ORLANDO, Fla. – Rain chances continue to be high in Central Florida.
Expect a 70% coverage of rain from Thursday through Saturday. Rain chances will be at 60% on Sunday.
Flood advisories were put into effect for Brevard County until 7:15 p.m. and Orange County until 8:30 p.m. A flood warning was in effect for Flagler County until 8 p.m.
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Expect high temperatures to be right at the average of 90 into the weekend. The record high in Orlando on this date is 99, set in 1920.
Orlando received 0.78 inches of rain on Wednesday, putting the city’s yearly rain deficit at 5.31 inches.
Pinpointing the tropics
Tropical Storm Fiona, the season’s sixth named storm, formed in the Atlantic Ocean on Wednesday evening, and forecasters at the U.S. National Hurricane Center issued tropical storm warnings for several islands.
Tropical Storm Fiona was located about 335 miles east-southeast of the Leeward Islands, and tropical storm warnings were issued for Saba and St. Eustatius, St. Maarten, Antigua, Barbuda, St. Kitts, Nevis, Montserrat, and Anguilla, forecasters said.
Tropical Storm watches have been issued for Puerto Rico and the U.S. and British Virgin Islands.
At 11 p.m. EDT on Thursday, the tropical storm was moving west at 15 mph with maximum sustained winds of about 60 mph, forecasters said. Little change in strength is forecast during the next few days.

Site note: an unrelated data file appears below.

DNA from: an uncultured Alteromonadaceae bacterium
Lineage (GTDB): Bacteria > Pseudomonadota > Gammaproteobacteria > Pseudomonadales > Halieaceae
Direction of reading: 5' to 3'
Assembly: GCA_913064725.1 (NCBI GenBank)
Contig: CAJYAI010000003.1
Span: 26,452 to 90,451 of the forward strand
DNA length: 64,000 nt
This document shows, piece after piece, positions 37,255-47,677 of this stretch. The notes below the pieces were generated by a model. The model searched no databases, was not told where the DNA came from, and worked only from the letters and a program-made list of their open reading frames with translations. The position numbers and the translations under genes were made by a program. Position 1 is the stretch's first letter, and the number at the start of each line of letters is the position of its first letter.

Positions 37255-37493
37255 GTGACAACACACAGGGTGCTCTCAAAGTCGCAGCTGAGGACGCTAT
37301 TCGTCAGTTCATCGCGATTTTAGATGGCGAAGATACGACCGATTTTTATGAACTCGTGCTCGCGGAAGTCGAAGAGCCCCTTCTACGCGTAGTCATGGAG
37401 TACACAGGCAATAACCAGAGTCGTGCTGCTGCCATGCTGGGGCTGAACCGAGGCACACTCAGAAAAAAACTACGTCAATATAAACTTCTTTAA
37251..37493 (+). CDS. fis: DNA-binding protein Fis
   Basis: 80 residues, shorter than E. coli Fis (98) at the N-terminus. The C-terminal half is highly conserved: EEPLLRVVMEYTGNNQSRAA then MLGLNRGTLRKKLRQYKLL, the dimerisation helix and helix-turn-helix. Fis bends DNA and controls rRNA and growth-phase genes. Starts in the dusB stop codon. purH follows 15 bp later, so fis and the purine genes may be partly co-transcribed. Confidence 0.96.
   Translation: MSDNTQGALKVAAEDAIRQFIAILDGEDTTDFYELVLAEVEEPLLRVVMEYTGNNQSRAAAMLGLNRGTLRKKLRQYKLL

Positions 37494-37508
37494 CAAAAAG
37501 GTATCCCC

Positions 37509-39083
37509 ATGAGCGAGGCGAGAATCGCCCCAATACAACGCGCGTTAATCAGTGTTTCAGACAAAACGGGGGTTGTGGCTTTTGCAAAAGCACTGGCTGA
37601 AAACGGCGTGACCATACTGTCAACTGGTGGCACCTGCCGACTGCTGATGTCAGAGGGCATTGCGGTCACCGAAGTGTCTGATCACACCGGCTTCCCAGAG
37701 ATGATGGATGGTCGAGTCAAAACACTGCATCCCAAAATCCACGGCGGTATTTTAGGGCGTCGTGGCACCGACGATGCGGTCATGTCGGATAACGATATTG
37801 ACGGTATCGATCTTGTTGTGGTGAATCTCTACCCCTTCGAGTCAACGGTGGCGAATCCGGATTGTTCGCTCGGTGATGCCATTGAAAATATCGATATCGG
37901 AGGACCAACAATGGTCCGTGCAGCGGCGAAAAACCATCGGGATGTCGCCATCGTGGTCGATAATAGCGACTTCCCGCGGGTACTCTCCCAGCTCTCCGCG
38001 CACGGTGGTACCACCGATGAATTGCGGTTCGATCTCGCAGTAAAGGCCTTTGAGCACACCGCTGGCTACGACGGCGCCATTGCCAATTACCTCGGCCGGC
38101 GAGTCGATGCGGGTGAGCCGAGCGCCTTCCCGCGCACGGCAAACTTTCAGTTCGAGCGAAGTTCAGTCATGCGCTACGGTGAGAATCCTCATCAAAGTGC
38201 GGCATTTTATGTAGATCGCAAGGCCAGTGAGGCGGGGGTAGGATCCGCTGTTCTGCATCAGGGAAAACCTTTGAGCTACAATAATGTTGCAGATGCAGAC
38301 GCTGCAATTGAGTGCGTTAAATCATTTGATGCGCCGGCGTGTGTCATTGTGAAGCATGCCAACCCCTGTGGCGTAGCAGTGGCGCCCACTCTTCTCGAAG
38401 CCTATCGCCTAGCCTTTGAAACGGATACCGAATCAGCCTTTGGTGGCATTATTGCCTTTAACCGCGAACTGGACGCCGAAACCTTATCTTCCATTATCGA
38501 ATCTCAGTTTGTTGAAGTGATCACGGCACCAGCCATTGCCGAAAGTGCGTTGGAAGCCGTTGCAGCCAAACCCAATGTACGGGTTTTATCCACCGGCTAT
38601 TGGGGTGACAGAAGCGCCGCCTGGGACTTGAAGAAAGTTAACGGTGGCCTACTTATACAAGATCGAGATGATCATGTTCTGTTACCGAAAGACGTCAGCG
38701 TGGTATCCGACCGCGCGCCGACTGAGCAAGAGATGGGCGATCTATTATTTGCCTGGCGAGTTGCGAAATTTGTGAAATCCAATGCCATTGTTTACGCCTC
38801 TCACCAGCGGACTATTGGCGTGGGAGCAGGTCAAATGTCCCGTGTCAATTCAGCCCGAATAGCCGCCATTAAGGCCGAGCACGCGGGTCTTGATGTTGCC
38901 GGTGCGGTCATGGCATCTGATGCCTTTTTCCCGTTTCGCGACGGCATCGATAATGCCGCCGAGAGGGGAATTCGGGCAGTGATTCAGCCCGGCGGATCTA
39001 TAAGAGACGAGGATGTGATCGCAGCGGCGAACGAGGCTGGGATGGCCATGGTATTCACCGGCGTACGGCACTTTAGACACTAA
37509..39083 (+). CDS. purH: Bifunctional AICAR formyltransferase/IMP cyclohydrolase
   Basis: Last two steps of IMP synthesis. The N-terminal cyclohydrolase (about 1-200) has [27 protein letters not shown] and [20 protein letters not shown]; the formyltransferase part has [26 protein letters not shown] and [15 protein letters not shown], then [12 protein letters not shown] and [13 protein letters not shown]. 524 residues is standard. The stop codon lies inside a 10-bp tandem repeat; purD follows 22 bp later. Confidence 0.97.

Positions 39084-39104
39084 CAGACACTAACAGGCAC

[TROPICS LOOP: Track TS Fiona in video player below]
Fiona is expected to produce total rainfall accumulations of 3 to 6 inches with isolated higher amounts across the northern Leeward Islands, the British and U.S. Virgin Islands, Puerto Rico and eastern Hispaniola, the hurricane center said. Swells generated by Fiona are expected to begin affecting the northern Leeward Islands by early Friday. These swells could cause life-threatening surf and rip current conditions.
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“On the forecast track, the center of Fiona is forecast to move through the Leeward Islands late Friday and Friday night, and move near the Virgin Islands and Puerto Rico this weekend,” the hurricane center advisory said.
Most computer models show Fiona taking a sharp turn to the north, away from Florida, but it’s too soon to know the storm’s exact path.
The next named storms will be Gaston, Hermine and Ian.
Hurricane season ends Dec. 1.
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